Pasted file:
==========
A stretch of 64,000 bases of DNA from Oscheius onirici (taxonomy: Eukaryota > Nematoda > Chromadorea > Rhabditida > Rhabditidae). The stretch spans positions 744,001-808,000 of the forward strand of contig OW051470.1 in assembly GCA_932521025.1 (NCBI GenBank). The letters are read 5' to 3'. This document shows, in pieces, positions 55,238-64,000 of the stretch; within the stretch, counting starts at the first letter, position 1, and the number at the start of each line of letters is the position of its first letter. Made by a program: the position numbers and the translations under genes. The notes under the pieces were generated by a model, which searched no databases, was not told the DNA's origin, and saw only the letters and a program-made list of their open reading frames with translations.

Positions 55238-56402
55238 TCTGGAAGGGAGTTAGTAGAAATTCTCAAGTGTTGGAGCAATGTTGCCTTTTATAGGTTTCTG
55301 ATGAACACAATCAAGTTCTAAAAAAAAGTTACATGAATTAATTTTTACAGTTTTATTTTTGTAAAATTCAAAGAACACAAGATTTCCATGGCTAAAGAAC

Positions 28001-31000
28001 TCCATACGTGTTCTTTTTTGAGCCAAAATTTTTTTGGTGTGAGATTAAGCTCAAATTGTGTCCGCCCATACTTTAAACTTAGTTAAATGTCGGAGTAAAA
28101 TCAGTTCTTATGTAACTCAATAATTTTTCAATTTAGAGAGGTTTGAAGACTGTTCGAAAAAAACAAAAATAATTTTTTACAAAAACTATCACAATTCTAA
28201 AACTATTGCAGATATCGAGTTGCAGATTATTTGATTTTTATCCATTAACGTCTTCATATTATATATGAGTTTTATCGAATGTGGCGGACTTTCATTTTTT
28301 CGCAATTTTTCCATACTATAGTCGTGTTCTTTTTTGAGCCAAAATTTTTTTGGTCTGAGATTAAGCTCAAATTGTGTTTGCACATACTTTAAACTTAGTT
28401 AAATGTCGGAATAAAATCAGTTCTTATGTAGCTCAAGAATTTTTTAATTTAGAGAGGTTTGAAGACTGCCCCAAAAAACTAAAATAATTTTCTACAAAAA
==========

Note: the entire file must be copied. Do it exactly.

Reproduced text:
A stretch of 64,000 bases of DNA from Oscheius onirici (taxonomy: Eukaryota > Nematoda > Chromadorea > Rhabditida > Rhabditidae). The stretch spans positions 744,001-808,000 of the forward strand of contig OW051470.1 in assembly GCA_932521025.1 (NCBI GenBank). The letters are read 5' to 3'. This document shows, in pieces, positions 55,238-64,000 of the stretch; within the stretch, counting starts at the first letter, position 1, and the number at the start of each line of letters is the position of its first letter. Made by a program: the position numbers and the translations under genes. The notes under the pieces were generated by a model, which searched no databases, was not told the DNA's origin, and saw only the letters and a program-made list of their open reading frames with translations.

Positions 55238-56402
55238 TCTGGAAGGGAGTTAGTAGAAATTCTCAAGTGTTGGAGCAATGTTGCCTTTTATAGGTTTCTG
55301 ATGAACACAATCAAGTTCTAAAAAAAAGTTACATGAATTAATTTTTACAGTTTTATTTTTGTAAAATTCAAAGAACACAAGATTTCCATGGCTAAAGAAC

Positions 28001-31000
28001 TCCATACGTGTTCTTTTTTGAGCCAAAATTTTTTTGGTGTGAGATTAAGCTCAAATTGTGTCCGCCCATACTTTAAACTTAGTTAAATGTCGGAGTAAAA
28101 TCAGTTCTTATGTAACTCAATAATTTTTCAATTTAGAGAGGTTTGAAGACTGTTCGAAAAAAACAAAAATAATTTTTTACAAAAACTATCACAATTCTAA
28201 AACTATTGCAGATATCGAGTTGCAGATTATTTGATTTTTATCCATTAACGTCTTCATATTATATATGAGTTTTATCGAATGTGGCGGACTTTCATTTTTT
28301 CGCAATTTTTCCATACTATAGTCGTGTTCTTTTTTGAGCCAAAATTTTTTTGGTCTGAGATTAAGCTCAAATTGTGTTTGCACATACTTTAAACTTAGTT
28401 AAATGTCGGAATAAAATCAGTTCTTATGTAGCTCAAGAATTTTTTAATTTAGAGAGGTTTGAAGACTGCCCCAAAAAACTAAAATAATTTTCTACAAAAA